A lovely article on writing tips.
Blogging is all about sharing your thoughts on the subjects you are passionate about. Telling a story however is much easier than having to write one. You might be the best story teller out there, you might be able to get people listening to what you have to say, but that doesn’t make you a good writer. You really need a ton of different ingredients in order to form an article that receives a lot of positive feedback and one that makes people want to share it.
In today’s article I decided to share nine of the writing tips that are helping me create articles that people pay attention to. Read below to see which they are:
Let’s assume it’s a cold Sunday morning, you have just finished the cup of coffee and all in all it promises to be quite a boring day. You are not in your top writing mood, but since there’s nothing to do, you decide to write an article for your blog. Or let’s try a slightly different scenario – writer’s block has struck upon you, you haven’t posted since like three weeks and you desperately want fresh content. Hence you finally decide to publish something no matter what, just to “fill in that gap”.
So the question that comes to mind here is whether or not publishing in either of those situations is a wise decision. In other words, is posting just for the sake of posting a good idea?
I will have to disappoint some of you by saying “No, it isn’t”. I have actually done it some months ago with an article I published. It doesn’t matter which one it was, but the fact is that the article was and it still is one of the worst performing here on my blog. The traffic figures that post brought were slim to say the least.
The morale of the story is if you don’t actually have a good point to make, don’t jump into writing even if you haven’t done so in a while. One bad article won’t be the end of your blog (as I explained in that post), but there’s no need to publish one on purpose, is it? On the other hand most of your readers won’t even notice if you don’t publish an article.Talent and It’s Role in Writing
Something that’s often being discussed is lack of talent for writing. In most cases the ones talking about talent are folks, willing to start a blog but afraid that their writing sucks. Quite frankly, I’m not a believer of the “talent theory”. Definitely not saying there isn’t such thing as talent. It does exist but the role it plays is rather insignificant. People are putting far more weight on talent as a decisive factor for being successful at something.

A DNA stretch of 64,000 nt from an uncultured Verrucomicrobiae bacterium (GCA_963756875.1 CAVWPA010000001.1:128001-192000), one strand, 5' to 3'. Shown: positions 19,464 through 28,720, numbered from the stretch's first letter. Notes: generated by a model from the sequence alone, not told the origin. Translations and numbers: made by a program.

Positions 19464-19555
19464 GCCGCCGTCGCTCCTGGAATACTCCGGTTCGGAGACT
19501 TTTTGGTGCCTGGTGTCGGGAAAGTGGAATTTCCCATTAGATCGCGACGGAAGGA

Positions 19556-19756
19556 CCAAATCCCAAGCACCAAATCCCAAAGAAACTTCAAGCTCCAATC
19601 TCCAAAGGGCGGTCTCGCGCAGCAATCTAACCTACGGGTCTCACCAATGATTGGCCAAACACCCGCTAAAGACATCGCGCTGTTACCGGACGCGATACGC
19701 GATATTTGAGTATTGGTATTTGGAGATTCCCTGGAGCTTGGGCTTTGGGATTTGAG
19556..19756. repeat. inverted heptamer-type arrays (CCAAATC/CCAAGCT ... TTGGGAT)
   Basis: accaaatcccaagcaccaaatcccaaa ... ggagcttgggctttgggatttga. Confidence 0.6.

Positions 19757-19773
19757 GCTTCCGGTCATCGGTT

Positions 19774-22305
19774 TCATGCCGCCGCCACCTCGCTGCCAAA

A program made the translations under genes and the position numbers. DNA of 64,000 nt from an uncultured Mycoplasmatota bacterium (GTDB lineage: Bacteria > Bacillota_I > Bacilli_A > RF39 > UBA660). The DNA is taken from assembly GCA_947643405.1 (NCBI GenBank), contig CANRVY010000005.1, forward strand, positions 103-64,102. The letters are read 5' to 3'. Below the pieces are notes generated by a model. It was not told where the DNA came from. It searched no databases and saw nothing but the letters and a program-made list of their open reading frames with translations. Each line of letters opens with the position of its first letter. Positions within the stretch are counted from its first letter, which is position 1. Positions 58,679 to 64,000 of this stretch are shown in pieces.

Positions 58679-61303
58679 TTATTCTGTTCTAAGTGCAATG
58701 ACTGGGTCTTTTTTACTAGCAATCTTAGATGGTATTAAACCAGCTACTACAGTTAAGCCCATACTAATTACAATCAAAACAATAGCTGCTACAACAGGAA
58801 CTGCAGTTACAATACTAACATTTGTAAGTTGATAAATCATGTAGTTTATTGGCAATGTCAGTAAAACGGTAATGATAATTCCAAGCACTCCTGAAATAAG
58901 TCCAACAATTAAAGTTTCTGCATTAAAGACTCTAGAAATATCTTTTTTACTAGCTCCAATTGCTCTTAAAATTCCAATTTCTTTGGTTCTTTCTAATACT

You don’t just happen to write a few lines one day to discover that your writing stands out. That’s just not how things work in real life. Being good at all of the structuring and grammar rules and being able to forge compelling content requires…Practice - It’s All about it!
One of the most important writing tips. Let me expand a bit on the topic. If such thing as perfection did exist, the only way to reach it would’ve been through practice. And practicing does not mean dropping a couple of lines once a week. Yes, it is most certainly easier to just write whenever there’s an article to finish. It’s the path of least resistance. That is however not the way to go if you want to improve and be something more than an average Joe.
A good practice is one that is performed day in and day out. In order to improve your skills, you need to turn that practice into a habit. It doesn’t matter how much time you will spend as long as you are writing something every day.
More on the writing everyday topic:
4 Reasons Why You Should Be Writing Every Single Day
Practicing is most definitely a must if you want to improve your writing skills. Being able to come up with quality work though requires one more thing. Reading that is. The two always go together.
You can’t just write on a topic without having read a ton of information on that very same topic first. Of course reading is not all about knowing the latest trends in your field. You should not confine yourself to stuff, closely related to your niche. Read literature, read poetry. The more you read, the easier it will be to keep yourself motivated and inspired to write.Don’t Consider Length a Decisive Factor